Like old wine in new bottles, anti-Semitism has found a fresh delivery system via the international Boycott, Divest, Sanctions (BDS) movement. BDS activists falsely charge that the world’s only Jewish state and the Middle East’s sole democracy, is an apartheid-ethnic cleansing-racist nation. BDS does not labor toward a peaceful, negotiated, mutually agreeable solution to the long-running Israeli-Palestinian conflict. Rather, the movement aims for the elimination of Israel and its replacement with a single, Palestinian Arab state, while it’s activists wrap themselves in the cloak of “human rights”.
I realize that the hardcore BDS crowd is animated by the kind of Jew hatred that is impervious to reason. However, there are others, especially college students, who might consider aligning themselves with BDS to fulfill a noble intention — justice for Palestinians — without understanding how radical and hate-filled the BDS agenda truly is.
It is to these well intentioned people that I direct the following thoughts:
- BDS singles out just one party for demonization and punishment in a two-party conflict. Does that strike you as fair?
- BDS claims a moral high ground because they seek change through non-violent means. But non-violent is not the same thing as moral. Working to bring about Israel’s international isolation and financial ruin is an immoral act, regardless of whether the actions taken are non-violent. Non-violent does not equal “good” and in this case, it is evil.
- BDS hurts Israelis AND Palestinians. You don’t need to take my word for it. Here are the words of Bassem Eid, a Palestinian human rights activist, living in East Jerusalem, who says:
BDS spokespeople justify calling for boycotts that will result in increased economic hardships for the Palestinians by asserting that Palestinians are willing to suffer such deprivations in order to achieve their freedom. It goes without saying that they themselves live in comfortable circumstances elsewhere in the world and will not suffer any such hardship. It would seem, in fact, that the BDS movement in its determination to oppose Israel is prepared to fight to the last drop of Palestinian blood. As a Palestinian who actually lives in east Jerusalem and hopes to build a better life for his family and his community, this is the kind of “pro-Palestinian activism” we could well do without. For our own sake, we need to reconcile with our Israeli neighbors, not reject and revile them.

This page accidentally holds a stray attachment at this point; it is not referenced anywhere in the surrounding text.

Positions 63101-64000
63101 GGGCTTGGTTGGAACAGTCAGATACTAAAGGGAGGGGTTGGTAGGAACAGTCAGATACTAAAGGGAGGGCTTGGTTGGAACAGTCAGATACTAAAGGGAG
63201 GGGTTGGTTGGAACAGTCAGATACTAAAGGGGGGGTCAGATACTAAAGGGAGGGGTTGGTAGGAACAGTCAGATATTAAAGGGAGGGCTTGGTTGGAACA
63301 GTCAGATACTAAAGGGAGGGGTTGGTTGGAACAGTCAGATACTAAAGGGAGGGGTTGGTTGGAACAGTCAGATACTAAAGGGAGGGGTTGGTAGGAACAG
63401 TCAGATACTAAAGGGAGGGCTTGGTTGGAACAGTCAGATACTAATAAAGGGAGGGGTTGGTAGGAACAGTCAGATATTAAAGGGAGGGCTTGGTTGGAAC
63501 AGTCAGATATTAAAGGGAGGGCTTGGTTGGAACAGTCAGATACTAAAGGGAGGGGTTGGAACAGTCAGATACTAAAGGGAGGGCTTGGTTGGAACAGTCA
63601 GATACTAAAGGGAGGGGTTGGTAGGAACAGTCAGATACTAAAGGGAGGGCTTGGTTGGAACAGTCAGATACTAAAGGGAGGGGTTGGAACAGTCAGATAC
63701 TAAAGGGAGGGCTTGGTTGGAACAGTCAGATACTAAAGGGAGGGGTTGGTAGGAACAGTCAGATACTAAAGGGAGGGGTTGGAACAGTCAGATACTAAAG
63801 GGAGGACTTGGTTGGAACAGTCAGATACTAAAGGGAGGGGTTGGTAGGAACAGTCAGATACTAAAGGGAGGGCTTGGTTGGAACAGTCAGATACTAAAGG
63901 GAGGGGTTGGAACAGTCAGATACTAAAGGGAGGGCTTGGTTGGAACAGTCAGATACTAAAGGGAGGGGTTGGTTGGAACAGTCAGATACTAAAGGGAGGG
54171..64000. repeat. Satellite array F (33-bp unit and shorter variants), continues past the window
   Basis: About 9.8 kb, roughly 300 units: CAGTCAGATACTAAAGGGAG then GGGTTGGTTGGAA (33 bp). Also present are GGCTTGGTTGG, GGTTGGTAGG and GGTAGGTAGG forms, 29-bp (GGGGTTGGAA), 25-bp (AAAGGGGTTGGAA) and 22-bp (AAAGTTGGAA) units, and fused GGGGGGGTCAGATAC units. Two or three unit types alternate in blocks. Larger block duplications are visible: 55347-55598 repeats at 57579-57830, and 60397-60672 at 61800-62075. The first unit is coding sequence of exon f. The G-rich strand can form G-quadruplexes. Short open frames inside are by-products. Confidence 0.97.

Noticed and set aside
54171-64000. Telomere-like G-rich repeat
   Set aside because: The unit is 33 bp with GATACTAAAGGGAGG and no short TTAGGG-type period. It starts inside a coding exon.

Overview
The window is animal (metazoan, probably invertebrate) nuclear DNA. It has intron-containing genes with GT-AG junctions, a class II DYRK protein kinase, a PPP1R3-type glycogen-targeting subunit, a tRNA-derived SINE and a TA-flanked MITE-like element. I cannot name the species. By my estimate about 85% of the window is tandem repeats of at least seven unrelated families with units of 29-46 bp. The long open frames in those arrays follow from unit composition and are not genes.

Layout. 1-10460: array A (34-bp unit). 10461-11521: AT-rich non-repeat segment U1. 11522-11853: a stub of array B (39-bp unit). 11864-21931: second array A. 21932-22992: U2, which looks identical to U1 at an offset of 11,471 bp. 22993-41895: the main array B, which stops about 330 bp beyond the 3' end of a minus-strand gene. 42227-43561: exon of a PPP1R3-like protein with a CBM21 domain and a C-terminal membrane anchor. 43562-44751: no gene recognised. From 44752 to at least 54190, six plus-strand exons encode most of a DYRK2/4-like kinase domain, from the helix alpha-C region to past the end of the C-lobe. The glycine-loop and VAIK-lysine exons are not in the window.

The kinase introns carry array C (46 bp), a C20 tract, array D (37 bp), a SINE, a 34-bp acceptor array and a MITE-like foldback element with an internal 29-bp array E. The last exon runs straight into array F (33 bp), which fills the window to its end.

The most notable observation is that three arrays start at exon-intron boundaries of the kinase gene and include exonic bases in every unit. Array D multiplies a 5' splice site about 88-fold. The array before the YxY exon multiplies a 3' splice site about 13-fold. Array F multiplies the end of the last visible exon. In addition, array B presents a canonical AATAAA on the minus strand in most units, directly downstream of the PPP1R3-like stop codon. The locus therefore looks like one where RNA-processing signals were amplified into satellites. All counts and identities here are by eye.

Before you lend your time and talent to BDS, ask yourself, “What do I know that Bassem Eid doesn’t?”
- At campuses across the country BDS activists are disrupting and, at times, shutting down, invited Israeli speakers. If you believe that freedom of speech and the free exchange of ideas are worth preserving, then these tactics should give you pause.
- When BDS activists succeed in closing down Israeli factories operating in the West Bank, such as SodaStream, and hundreds of Palestinians lose their high-paying jobs, it is clear that hurting Israel is what matters, regardless of the “collateral damage” to Palestinians. Those BDS activists probably feel great about themselves for their “victory” against Israel. But there is a big difference between feeling good and doing good. If you use that as your yardstick, BDS will not measure up.
- A quick perusal of the Freedom House rankings will provide you with a depressing catalogue of just how many tyrannical, corrupt, unfree countries there are in the world. Even countries that are not among the worst of the worst have human rights records far below what they ought to be. Yet there is no global BDS movement against any of these countries. Out of all the countries in the world, only Israel is singled out for this kind of treatment. The Jewish country. Coincidence? I think not.
So if the Israeli-Palestinian issue matters to you, what is your alternative to BDS?
First of all, take the time to learn about this long-running conflict from as many credible sources as possible. Let reason, not emotion, guide you. The two state solution — Israel and Palestine living peacefully side by side — is the only solution that creates a homeland for each people. Why has this been so hard to achieve? Prepare for a level of complexity that requires nuanced thinking. Grapple with the challenges and awful compromises that each side faces in order to make peace. Ask questions and more questions. Reject the one-sided blame game that lies at the heart of BDS.
Listen — to Palestinian stories, to Israeli stories, to Muslim stories, Jewish stories, and Christian stories. Find out why this place matters so much to so many. If at all possible, travel to Israel and see it for yourself.
Most of all, seek allies among “fanatical moderates,” people who strive to make life better for everyone in the region — through investment, through cultural exchange, through education, through friendship.
Then you will be engaged in the kind of activism that both feels good and does good.